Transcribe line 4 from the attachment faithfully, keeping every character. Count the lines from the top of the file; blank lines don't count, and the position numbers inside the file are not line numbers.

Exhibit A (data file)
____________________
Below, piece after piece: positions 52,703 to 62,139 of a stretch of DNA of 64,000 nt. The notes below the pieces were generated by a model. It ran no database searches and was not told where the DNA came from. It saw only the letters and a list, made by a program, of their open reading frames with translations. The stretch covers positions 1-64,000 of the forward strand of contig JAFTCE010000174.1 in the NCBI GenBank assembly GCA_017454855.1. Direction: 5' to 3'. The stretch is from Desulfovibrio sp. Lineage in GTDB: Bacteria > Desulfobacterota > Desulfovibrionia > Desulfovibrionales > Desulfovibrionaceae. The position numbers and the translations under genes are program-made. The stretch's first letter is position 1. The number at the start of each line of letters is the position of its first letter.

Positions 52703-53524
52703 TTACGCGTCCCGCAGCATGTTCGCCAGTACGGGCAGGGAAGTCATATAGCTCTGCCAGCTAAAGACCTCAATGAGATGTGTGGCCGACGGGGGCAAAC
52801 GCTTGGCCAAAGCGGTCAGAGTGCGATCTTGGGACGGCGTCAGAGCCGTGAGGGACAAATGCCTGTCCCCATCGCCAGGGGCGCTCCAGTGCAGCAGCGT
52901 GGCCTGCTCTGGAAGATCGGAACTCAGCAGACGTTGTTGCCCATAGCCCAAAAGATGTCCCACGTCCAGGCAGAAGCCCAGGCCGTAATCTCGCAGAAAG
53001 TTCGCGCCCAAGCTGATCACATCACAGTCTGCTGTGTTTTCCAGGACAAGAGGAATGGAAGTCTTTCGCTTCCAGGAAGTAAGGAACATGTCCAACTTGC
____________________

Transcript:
52801 GCTTGGCCAAAGCGGTCAGAGTGCGATCTTGGGACGGCGTCAGAGCCGTGAGGGACAAATGCCTGTCCCCATCGCCAGGGGCGCTCCAGTGCAGCAGCGT